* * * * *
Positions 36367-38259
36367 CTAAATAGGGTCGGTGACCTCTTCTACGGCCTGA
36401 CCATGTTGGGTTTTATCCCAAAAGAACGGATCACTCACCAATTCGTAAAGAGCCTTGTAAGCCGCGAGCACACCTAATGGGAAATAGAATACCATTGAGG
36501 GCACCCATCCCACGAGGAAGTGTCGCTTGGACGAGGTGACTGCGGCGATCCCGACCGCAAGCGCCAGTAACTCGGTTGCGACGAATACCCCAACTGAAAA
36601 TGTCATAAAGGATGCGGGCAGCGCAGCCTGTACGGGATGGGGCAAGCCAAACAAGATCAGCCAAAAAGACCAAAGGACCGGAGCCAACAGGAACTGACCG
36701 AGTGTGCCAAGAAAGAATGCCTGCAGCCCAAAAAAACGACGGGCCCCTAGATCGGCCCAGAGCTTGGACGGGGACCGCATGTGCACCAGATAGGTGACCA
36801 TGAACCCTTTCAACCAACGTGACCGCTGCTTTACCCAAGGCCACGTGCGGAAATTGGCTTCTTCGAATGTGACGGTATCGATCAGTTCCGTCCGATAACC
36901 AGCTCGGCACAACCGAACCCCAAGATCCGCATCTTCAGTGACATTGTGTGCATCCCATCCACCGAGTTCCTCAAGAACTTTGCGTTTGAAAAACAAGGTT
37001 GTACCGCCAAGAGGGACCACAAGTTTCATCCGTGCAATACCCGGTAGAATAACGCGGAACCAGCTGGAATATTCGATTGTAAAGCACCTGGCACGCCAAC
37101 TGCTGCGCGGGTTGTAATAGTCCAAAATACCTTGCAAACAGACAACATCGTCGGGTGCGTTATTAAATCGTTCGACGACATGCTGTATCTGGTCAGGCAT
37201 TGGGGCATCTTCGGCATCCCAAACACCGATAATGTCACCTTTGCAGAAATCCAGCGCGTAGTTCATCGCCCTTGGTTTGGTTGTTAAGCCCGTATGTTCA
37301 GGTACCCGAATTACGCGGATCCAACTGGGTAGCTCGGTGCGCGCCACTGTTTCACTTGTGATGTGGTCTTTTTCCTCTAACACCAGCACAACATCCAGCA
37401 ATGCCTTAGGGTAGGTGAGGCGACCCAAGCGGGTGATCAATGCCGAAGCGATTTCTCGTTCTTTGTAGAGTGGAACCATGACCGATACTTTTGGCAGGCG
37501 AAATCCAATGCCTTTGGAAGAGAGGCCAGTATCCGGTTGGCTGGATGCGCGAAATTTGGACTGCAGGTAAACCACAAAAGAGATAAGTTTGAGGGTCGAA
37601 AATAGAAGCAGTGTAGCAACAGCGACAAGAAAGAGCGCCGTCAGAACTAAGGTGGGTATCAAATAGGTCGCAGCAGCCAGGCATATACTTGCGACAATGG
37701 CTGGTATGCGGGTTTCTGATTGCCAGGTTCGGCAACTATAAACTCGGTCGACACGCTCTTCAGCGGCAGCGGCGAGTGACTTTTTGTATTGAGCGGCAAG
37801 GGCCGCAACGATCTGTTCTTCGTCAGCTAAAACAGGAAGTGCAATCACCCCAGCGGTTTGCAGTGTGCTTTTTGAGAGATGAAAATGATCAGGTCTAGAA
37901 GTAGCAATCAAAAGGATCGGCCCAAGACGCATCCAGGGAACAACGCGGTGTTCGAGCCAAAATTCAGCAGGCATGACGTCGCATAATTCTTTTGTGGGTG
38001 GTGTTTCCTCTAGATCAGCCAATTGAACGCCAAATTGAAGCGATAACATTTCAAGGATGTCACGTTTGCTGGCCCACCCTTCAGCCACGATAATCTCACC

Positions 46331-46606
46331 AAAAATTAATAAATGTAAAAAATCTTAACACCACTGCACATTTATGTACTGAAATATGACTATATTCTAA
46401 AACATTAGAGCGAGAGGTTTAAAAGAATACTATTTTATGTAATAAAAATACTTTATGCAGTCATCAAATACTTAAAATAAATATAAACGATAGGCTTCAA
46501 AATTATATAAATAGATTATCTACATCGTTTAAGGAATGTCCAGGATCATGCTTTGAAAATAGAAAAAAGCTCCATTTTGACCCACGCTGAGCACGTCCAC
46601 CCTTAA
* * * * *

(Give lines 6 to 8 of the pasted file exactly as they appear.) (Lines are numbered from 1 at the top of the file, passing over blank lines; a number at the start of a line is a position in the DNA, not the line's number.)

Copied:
36701 AGTGTGCCAAGAAAGAATGCCTGCAGCCCAAAAAAACGACGGGCCCCTAGATCGGCCCAGAGCTTGGACGGGGACCGCATGTGCACCAGATAGGTGACCA
36801 TGAACCCTTTCAACCAACGTGACCGCTGCTTTACCCAAGGCCACGTGCGGAAATTGGCTTCTTCGAATGTGACGGTATCGATCAGTTCCGTCCGATAACC
36901 AGCTCGGCACAACCGAACCCCAAGATCCGCATCTTCAGTGACATTGTGTGCATCCCATCCACCGAGTTCCTCAAGAACTTTGCGTTTGAAAAACAAGGTT